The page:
Coco is poised to be Pixar Animation Studio’s most musical movie to date; director Lee Unkrich even said the film “has music in its DNA.” Now that the soundtrack listing has been revealed, we have a better idea of the treat we’re in for.
The official soundtrack for Pixar’s animated film Coco will feature 35 tracks: 11 songs and 24 score pieces. The soundtrack is currently available for preorder and will be released on November 10.
- Remember Me (Ernesto de la Cruz)
- The Skeleton Key to Escape (score)
- Much Needed Advice
- The Newbie Skeleton Walk (score)
- Everyone Knows Juanita
- Adiós Chicharrón (score)
- Un Poco Loco
- Plaza de la Cruz (score)
- Family Doubtings (score)
- The World Es Mi Familia
- Taking Sides (score)
- Remember Me (Lullaby)
- Fiesta Espectacular (score)
- La Llorona
- Fiesta con de la Cruz (score)
- Remember Me (Reunion)
- I Have a Great-Great-Grandson (score)
- Proud Corazón
- A Blessing and a Fessing (score)
- Remember Me (Dúo)
- Somos Familia (score)
- Will He Shoemaker? (score)
- Reunión Familiar de Rivera (score)
- Shrine and Dash (score)
- A Family Dysfunction (score)
- Miguel’s Got an Axe to Find (score)
- Grabbing a Photo Opportunity (score)
- The Strum of Destiny (score)
- For Whom the Bell Tolls (score)
- It’s All Relative (score)
- One Year Later (score)
- Crossing the Marigold Bridge (score)
- Coco – Día de los Muertos Suite (score)
- Dept. of Family Reunions (score)
Fans of Disney and Pixar’s previous work may recognize some of the names behind Coco’s music: Michael Giacchino (of Up, Ratatouille, and The Incredibles fame) composed the film’s original score, and Kristen Anderson-Lopez and Robert Lopez (who penned Frozen’s “Let It Go”) wrote one of the original songs, “Remember Me.” Also on board for songwriting are Germaine Franco and co-director and screenwriter Adrian Molina.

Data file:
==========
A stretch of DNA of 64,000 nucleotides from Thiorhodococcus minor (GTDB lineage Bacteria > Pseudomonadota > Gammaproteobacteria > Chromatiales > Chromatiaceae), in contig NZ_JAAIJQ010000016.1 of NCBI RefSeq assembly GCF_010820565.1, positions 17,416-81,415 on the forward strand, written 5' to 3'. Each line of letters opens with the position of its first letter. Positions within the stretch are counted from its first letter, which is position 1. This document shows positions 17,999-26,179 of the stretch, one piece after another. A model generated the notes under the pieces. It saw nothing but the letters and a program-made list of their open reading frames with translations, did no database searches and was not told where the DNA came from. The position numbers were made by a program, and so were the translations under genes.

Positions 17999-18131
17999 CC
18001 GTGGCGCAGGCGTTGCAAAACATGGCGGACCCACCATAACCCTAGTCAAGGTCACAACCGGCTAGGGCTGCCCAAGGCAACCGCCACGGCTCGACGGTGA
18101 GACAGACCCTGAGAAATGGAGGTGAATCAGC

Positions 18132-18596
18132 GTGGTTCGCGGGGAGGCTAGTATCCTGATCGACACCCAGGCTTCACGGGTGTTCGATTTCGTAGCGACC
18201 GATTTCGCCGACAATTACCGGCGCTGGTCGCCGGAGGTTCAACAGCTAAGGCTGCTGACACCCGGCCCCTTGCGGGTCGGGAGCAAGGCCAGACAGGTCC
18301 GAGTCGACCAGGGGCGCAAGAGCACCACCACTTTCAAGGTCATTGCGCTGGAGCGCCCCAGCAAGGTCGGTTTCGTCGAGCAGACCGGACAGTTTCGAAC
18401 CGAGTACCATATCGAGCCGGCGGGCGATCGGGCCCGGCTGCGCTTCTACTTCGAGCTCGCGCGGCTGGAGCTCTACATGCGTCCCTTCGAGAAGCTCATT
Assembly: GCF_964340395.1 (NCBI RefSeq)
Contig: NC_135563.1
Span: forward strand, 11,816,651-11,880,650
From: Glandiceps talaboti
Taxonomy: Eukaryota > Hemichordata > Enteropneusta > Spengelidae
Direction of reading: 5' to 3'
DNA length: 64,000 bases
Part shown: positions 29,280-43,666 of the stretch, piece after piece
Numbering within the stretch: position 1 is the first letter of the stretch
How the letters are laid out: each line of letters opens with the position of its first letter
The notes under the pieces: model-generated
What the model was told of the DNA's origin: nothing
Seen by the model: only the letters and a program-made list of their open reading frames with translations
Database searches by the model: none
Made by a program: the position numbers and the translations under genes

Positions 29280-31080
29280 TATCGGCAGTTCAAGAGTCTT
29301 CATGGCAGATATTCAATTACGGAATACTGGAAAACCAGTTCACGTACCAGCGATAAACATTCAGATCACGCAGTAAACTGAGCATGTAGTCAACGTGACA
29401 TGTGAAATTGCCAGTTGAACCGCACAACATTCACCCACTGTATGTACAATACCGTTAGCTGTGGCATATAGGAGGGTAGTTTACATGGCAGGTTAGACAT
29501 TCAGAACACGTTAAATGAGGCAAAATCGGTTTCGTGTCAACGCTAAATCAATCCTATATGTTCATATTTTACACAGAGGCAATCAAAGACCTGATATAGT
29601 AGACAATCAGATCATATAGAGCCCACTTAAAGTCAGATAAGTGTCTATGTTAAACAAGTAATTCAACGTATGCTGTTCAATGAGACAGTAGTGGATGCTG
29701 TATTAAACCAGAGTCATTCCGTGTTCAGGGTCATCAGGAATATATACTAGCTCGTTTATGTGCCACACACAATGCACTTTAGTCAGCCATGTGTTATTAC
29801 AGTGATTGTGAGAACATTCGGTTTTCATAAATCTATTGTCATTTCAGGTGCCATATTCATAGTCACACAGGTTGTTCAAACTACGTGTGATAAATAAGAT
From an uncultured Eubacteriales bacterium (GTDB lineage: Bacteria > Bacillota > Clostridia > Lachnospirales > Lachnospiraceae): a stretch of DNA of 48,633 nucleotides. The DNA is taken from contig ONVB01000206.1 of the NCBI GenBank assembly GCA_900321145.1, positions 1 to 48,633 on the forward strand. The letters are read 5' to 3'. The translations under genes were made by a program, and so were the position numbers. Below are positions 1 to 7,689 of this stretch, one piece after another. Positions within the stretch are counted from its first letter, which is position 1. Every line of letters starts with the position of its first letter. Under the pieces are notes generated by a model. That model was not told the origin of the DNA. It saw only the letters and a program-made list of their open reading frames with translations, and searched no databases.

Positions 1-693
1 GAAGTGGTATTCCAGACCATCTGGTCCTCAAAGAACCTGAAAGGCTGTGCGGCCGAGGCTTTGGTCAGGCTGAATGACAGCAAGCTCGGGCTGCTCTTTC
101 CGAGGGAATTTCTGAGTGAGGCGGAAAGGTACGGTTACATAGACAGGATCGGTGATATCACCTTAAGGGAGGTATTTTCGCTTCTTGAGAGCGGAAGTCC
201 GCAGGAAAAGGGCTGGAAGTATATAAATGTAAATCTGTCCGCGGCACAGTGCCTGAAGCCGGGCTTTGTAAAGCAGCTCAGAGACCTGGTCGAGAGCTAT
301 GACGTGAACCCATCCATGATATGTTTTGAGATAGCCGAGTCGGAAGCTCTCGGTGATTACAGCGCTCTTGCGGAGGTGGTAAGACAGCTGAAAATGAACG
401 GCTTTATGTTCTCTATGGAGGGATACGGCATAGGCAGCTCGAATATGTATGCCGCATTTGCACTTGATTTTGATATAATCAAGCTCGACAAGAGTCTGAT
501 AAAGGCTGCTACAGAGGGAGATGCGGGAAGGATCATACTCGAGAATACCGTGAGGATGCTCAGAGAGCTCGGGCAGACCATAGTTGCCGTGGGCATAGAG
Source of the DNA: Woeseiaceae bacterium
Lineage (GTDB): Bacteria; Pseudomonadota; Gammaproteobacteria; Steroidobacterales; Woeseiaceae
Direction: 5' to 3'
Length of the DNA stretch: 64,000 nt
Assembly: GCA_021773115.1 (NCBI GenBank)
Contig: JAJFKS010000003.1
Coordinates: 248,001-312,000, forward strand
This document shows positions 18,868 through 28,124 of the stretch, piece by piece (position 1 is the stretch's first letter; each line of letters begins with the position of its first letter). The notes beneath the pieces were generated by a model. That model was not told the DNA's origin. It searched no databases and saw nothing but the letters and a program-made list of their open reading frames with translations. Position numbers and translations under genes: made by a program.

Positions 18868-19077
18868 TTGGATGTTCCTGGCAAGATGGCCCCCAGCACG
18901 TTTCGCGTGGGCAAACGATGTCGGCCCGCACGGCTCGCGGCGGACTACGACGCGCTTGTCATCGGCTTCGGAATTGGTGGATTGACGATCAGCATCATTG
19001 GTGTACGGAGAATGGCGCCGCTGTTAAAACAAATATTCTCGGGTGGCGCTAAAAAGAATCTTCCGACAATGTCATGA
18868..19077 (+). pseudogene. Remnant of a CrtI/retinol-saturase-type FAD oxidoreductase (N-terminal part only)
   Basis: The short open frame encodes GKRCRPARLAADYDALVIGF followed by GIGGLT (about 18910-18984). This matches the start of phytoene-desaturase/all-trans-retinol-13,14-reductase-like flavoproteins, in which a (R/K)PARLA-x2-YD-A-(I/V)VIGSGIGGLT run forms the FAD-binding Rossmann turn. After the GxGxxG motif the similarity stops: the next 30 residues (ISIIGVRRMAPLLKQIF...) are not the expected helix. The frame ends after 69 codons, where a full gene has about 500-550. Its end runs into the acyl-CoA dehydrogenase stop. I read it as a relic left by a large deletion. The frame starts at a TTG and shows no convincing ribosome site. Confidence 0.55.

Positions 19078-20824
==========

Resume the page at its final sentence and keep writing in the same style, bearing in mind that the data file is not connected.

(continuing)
As has been the case for recent Disney films (Frozen, Moana), the end-credit song will be an alternate version of one of the film’s main songs, in this case “Remember Me” as sung by Grammy-winning singers Miguel and Natalia Lafourcade.
In addition to the score and original songs, Coco also includes traditional Mexican songs as source music, played by the residents of Miguel’s town of Santa Cecilia and fueling Miguel’s dreams to become a musician himself. Franco worked with musical consultant Camilo Lara of the music project Mexican Institute of Sound, along with cultural consultants Benjamín Juárez Echenque and Marcela Davison Avilés, to accurately portray different types of Mexican music in the film. Some of the Mexican genres included are banda, marimba, mariachi, and son jarocho.
“From day one, the whole idea was to be as authentic as possible,” said Lara. “We listened to a lot of music – from sophisticated to street. I think we managed to present a beautiful mosaic of the vast diversity of our music.”
The music in Coco promises to not only be culturally authentic, but also emotional, evoking themes of family, connectedness, and remembrance. “When I saw Coco, a mosaic of emotions came over me,” said Giacchino. “It made me think about my family and my connections to relatives back in Italy. This film speaks to everyone.”
You can check out the sounds of Coco yourself when the soundtrack is released on November 10, or wait until the movie hits theaters on November 22.